JavaScript: The Definitive Guide

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Compatibility Techniques

18.2 Compatibility with Non-JavaScript Browsers

When a user without a JavaScript-capable browser visits your web pages, they obviously won't be able run your JavaScript programs. Therefore, your JavaScript scripts should fail gracefully when read into browsers that do not understand JavaScript. There are two components to this. First, they must not simply format and display your entire JavaScript program as if it was HTML text. And second, they should display a message informing the visitor that their browser cannot correctly handle the page. You can do both of these things with some carefully placed comments.

Hiding Scripts from Old Browsers

Web browsers that support JavaScript will execute the JavaScript statements that appear between the <SCRIPT> and </SCRIPT> tags. Browsers that don't support JavaScript, but that recognize the <SCRIPT> tag, will simply ignore everything between <SCRIPT> and </SCRIPT>. This is as it should be. Other, older browsers, however (and there are a lot of them), do not recognize the <SCRIPT> and </SCRIPT> tags, and so they ignore the tags themselves, and treat all the JavaScript between them as text to be displayed. Users of old browsers cannot run your JavaScript programs, and this should be punishment enough--they should not also have to look at your code!

In order to prevent this, you enclose the body of your scripts within an HTML comment, using the format shown in Example 18.1.

Example 18.1: A Script Hidden from Old Browsers

1  <SCRIPT LANGUAGE="JavaScript">
2  <!-- begin HTML comment that hides the script
3          .
4          . JavaScript statements go here
5          .
6  // end HTML comment that hides the script -->
7  </SCRIPT>

Browsers that do not understand the <SCRIPT> and </SCRIPT> tags simply ignore them. Thus, lines 1 and 7 in Example 18.1 have no effect on these browsers. They'll ignore lines 2 through 6 as well, because the first four characters on line 2 begin an HTML comment, and the last three characters on line 6 end that comment--everything between is ignored by the HTML parser.

This script-hiding technique also works for browsers that do support JavaScript. Lines 1 and 7 indicate the beginning and ending of a script. As noted in Chapter 2, Lexical Structure, JavaScript-enabled web browsers recognize the HTML comment opening string <!--, but treat it as a single-line comment. Thus, a browser with JavaScript support treats line 2 as a single-line comment. Similarly, line 6 begins with the // single-line comment string, so that line is ignored by JavaScript-enabled browsers as well. This leaves lines 3 through 5, which are executed as JavaScript statements.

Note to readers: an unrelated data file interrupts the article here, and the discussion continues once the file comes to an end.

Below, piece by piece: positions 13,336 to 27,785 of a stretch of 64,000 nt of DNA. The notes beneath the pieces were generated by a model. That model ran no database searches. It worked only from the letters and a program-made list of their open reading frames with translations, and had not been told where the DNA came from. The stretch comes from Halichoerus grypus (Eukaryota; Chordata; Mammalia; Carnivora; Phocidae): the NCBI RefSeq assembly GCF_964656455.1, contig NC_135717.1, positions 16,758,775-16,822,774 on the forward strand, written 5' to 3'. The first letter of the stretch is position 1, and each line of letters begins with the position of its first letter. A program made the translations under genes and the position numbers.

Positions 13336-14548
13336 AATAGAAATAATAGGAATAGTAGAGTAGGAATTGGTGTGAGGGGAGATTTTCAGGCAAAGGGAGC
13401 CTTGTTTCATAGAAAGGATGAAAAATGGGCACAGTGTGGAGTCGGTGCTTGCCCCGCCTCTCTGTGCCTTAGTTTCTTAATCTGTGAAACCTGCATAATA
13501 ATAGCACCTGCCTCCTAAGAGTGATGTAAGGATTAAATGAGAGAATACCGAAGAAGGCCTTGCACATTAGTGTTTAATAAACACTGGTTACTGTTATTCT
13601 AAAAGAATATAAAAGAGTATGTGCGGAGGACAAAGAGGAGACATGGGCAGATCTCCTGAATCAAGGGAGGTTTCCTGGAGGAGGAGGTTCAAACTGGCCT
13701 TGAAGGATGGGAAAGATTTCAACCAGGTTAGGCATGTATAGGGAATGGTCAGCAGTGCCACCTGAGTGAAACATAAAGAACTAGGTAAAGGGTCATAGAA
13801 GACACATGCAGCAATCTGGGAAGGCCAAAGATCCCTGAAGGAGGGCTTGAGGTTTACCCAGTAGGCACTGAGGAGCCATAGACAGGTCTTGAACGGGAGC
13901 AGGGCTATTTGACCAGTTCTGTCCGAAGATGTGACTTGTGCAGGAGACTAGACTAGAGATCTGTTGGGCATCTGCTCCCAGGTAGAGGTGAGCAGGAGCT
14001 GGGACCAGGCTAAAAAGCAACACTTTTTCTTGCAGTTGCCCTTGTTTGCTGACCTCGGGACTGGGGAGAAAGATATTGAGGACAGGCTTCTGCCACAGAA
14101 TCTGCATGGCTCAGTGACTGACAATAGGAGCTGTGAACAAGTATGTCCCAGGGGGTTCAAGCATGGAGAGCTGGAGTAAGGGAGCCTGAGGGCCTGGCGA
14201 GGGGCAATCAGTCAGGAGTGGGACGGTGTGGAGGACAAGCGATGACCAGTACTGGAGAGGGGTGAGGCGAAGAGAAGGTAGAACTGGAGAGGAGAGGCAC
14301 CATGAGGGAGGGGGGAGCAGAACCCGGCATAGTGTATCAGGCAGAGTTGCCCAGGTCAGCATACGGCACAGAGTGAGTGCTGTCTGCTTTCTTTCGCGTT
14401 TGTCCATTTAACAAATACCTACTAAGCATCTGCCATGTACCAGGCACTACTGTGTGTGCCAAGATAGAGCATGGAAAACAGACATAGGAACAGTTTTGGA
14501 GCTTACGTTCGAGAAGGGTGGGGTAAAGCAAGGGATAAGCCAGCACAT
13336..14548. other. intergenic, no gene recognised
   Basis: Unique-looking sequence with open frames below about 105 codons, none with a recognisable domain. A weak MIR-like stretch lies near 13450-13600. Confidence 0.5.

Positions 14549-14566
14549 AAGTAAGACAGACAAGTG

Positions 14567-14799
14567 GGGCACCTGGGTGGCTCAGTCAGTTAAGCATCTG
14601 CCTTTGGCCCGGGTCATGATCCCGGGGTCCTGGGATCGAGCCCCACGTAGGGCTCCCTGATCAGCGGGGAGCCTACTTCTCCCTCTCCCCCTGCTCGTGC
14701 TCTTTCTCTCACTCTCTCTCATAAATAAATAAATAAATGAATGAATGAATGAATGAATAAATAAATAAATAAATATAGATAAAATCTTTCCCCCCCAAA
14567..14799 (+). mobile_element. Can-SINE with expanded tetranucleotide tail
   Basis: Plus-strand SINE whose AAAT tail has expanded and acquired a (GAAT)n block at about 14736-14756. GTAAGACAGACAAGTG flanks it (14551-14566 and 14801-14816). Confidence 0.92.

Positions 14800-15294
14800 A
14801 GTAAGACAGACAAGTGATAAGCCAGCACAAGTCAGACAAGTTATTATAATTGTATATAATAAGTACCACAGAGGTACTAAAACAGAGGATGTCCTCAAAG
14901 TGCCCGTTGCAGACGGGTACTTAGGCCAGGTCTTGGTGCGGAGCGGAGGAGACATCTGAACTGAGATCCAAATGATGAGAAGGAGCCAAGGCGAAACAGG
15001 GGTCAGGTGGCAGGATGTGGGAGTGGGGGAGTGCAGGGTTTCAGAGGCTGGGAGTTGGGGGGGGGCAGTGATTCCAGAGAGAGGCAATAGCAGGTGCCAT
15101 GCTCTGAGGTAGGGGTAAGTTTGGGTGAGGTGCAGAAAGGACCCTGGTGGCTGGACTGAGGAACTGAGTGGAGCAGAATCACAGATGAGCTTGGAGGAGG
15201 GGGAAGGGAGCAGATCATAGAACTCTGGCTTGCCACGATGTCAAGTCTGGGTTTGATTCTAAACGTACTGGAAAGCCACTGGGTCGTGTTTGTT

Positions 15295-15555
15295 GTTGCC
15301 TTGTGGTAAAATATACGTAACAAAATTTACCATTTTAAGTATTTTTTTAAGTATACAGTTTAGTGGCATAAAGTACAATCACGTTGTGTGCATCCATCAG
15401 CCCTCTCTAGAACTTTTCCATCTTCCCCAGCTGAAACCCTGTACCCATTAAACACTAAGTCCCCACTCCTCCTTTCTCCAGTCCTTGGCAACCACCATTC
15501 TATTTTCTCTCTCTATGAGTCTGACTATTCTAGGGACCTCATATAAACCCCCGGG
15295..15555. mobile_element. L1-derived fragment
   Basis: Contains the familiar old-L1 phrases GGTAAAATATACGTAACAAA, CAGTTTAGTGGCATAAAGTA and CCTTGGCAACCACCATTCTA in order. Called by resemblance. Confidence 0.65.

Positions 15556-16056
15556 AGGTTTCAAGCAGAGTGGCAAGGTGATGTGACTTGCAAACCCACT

While it takes a little getting used to, this simple and elegant mix of HTML and JavaScript comments do exactly what we need--prevent JavaScript code from being displayed by browsers that do not support JavaScript. You should get in the habit of using these comments with all your scripts. The comments need not be as verbose as this, of course. It is common to see scripts that look like this:

<!-- begin hiding
  document.write(new Date());
// end hiding -->
It is also common to strip the English text out of the comments:

  document.write(new Date());
// -->
When writing very short scripts, you can even compress them by removing some of the line breaks:

<SCRIPT LANGUAGE="JavaScript"> <!--
  document.write(new Date());
// --> </SCRIPT>
And even the following is legal:

<SCRIPT LANGUAGE="JavaScript"> <!--
  document.write(new Date()); // --> </SCRIPT>
The only rule to hiding JavaScript code with an HTML comment is that there must be a line break after the <!-- that opens the comment. Remember that this functions as a JavaScript comment, and comments out the remainder of the line. So the JavaScript interpreter won't run any code that follows it.

This commenting technique has solved the problem of hiding our JavaScript code from browsers that can't run it. The next step in failing gracefully is to display a message to the user letting them know that the page cannot run. The next sub-section shows how to accomplish this.

Notifying Users of Old Browsers

In order to inform users of old browsers that their browser cannot successfully run the JavaScript programs on a web page we need some technique for displaying a message on an old browser but not displaying it on a JavaScript-capable browser. This would be easy if we could use a JavaScript if statement and the document.write() method to display the message, but of course we can't do this if the browser doesn't understand JavaScript in the first place. So instead we again rely on HTML comments and take advantage of the fact that JavaScript treats HTML comments differently than HTML does.

JavaScript treats the <!-- sequence that begins an HTML comment as a single-line comment like //. This means that the following text is commented out in both HTML and in JavaScript:

<!-- This text is commented out in HTML and JavaScript -->
JavaScript doesn't recognize the --> closing comment and doesn't care where it occurs, however, so the following text is commented out in JavaScript but not in HTML: